Heavy on the Kirby in this issue, with five stories reprinted, totaling 50 pages, plus a new Captain America figure on the cover by Kirby/Giacoia.
Three of the stories from CAPTAIN AMERICA #5 (1941) are included. Unfortunately, the reproduction is really splotchy, and they’re frequently edited for page-layout (usually involving chopping the sides of some panels) and content (like making the killer clowns in the first story less scary). According the Kirby Checklist, Al Avison was the inker on these stories.
“The Ringmaster of Death” is up first, a 12-page story involving Cap and Bucky coming across a circus run by a Nazi ringmaster, who plans to kill several key figures. With the help of reporter Betty Ross they manage to foil his scheme, with the usual circus motifs (lions, elephants, a strong man and a trapeze rescue) along the way.
“The Gruesome Secret of the Dragon of Doom” (retitled from “…Dragon of Death”) has Steve Rogers re-assigned to the Pacific as General Haywood’s orderly, with Bucky going along “since [they’re] so inseparable”. Before they arrive, a patrol boat on the island vanishes, with reports it was swallowed by a sea dragon. Turns out the Japanese have the captain prisoner, and are trying to get a password from him for a sabotage plan. They kidnap the captain’s daughter when he won’t talk, while Cap follows and sees their boat go into a sea dragon’s mouth. He and Bucky follow, and find it’s part of a giant Japanese sub.
Cap is able to rescue the captain and his daughter, and seemingly gets caught in an explosion, leading Bucky to briefly think he’s dead, shooting several Japanese soldiers in his rage. Fortunately, Cap shows up shaken but alive.
“Killers of the Bund” begins with the father of one of Bucky’s friends, a German-American (“Yes, Bucky. I’ve found German-American people to be very nice”), being beaten up by nazi agents trying to recruit him for their bund. Steve and Bucky go to see him, and find out about the nazis. In costume, they go to the bund camp (Camp Reichland, with a big Nazi flag. Worst spies ever) and deliver a lesson in the American way with their fists. The next day, Bucky recruits his Sentinels of Liberty to keep their eyes open for clues on more nazi camps and plans. They find out about a plan to blow up a dam, but Bucky finds Cap has been taken prisoner. Cap is able to escape and commandeer a plane to foil their bombing plan, meanwhile Bucky has led his Sentinels and their fathers to take caret of the camp.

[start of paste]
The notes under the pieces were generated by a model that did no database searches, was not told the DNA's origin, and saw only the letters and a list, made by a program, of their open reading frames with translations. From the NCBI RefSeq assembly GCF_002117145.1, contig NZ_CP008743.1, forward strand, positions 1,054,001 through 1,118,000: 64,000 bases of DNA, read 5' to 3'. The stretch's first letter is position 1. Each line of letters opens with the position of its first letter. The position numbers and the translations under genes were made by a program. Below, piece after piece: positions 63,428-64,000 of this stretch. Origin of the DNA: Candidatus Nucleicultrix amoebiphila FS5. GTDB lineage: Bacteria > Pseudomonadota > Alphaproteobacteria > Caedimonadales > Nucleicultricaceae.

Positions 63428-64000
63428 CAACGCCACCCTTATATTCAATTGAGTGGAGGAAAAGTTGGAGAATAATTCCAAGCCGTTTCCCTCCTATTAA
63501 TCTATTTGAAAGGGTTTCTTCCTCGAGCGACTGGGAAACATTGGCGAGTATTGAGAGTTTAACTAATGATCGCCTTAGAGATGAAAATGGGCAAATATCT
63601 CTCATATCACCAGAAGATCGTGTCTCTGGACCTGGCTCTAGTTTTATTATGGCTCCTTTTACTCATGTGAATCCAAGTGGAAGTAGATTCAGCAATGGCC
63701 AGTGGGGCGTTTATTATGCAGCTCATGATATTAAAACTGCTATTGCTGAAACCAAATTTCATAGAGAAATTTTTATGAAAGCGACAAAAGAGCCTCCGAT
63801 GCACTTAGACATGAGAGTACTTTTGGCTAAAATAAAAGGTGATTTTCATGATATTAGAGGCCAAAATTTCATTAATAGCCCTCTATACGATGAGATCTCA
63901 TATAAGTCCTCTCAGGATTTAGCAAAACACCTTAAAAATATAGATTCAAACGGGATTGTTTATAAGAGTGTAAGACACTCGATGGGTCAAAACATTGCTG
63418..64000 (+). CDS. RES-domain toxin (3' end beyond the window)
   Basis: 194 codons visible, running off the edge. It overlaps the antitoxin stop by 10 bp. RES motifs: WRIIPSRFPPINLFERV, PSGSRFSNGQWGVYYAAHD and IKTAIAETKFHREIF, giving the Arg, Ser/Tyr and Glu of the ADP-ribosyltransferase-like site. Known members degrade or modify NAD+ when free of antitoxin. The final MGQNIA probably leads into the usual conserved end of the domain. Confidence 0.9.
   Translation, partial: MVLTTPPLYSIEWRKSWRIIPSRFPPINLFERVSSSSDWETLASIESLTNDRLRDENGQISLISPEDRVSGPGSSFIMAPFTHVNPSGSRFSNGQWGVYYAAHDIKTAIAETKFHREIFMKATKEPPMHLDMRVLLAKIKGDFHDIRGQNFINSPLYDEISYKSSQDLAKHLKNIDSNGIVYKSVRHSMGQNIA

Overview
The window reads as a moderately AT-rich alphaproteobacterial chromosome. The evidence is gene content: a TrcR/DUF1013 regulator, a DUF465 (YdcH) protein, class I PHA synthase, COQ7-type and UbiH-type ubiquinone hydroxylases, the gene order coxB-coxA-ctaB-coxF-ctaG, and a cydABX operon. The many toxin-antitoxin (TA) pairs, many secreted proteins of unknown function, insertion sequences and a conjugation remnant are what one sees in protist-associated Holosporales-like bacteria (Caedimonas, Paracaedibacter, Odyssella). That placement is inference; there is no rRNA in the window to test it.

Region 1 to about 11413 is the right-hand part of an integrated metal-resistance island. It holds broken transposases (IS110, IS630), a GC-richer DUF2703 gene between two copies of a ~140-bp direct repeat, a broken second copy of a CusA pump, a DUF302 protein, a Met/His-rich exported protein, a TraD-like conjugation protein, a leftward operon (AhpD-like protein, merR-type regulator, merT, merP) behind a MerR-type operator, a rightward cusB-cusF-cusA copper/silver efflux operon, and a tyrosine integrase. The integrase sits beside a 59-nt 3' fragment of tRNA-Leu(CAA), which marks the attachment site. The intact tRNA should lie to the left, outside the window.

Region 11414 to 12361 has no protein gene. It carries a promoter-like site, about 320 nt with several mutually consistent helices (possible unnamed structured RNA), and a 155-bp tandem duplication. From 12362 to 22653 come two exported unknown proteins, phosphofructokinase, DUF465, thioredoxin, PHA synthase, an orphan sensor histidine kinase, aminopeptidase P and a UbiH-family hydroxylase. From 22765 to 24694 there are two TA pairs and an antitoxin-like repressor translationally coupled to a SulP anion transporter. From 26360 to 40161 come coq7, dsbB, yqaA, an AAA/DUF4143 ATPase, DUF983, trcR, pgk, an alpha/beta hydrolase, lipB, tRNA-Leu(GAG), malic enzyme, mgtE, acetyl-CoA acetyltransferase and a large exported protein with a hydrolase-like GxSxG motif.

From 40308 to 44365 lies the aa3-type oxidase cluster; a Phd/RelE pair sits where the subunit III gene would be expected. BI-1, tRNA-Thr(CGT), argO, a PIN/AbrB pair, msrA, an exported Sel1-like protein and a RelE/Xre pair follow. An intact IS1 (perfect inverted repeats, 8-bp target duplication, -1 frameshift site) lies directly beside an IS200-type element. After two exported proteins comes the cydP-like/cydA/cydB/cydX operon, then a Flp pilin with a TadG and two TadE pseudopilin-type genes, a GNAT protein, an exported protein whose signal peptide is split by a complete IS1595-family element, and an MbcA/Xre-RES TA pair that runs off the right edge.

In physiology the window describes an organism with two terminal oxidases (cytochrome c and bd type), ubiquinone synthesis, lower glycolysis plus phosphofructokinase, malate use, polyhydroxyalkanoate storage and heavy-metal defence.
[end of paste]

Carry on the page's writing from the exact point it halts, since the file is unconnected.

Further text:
Man, you’d think there was some sort of war on the way when these were published. Anyway, despite the spotty printing these look pretty good. Kirby would get a lot better soon after with the DC work, and the plotting and scripting would get a lot tighter, but there’s a lot of raw energy in these earlier efforts.
Three fantasy stories round out the issue, two of them by Kirby. “Mr. Gregory and the Ghost” from JOURNEY INTO MYSTERY #75 (1961) is a 7-page story inked by Christopher Rule. Gregory is an unpleasant rich man who makes inferior homes for people by cutting corners. For his own home he spares no expense, but finds the house in haunted before he moves in. He tries to photograph the ghost and fails, and tries to exorcise it and fails. Finally he decides to spend all his money moving the house to another town, because he read ghosts can’t move from town to town. We’re finally told that will be in vain, because his house was made from haunted trees, so the house itself is the ghost.
Bit of an odd ending. I would have thought the ending should have more to do with his crooked business dealings mentioned in the front. Would have made it a better story. Anyway, the art is nice, with some interesting storytelling sequences, detailed backgrounds and some very nice work on Gregory’s face.
“It Fell From the Flying Saucer” is a Kirby/Ayers 6-pager from TALES TO ASTONISH #31 (1962). An artist in the park is the only witness to a flying saucer, and sees a pencil drop from it. Recognizing a quality pencil, he tries it out and sees that everything he draws comes to life. After some tests (like putting himself on Mount Rushmore and bringing Cleopatra, Caesar and Davy Crockett to life) he decides to make himself the ruler of the world. It works, but when no one believes his story about the flying saucer, he draws it, and it returns, and a tentacle comes out and takes back the pencil, causing everything to vanish and go back to how it was, with no memory of what happened.
This is a fun story, with a lot of cliched elements, but really well told. I especially like the middle, where he’s experimenting with the pencil, giving Kirby a chance to draw some fanciful stuff. This is one I’d include in a collection of Kirby’s best pre-hero Marvel work.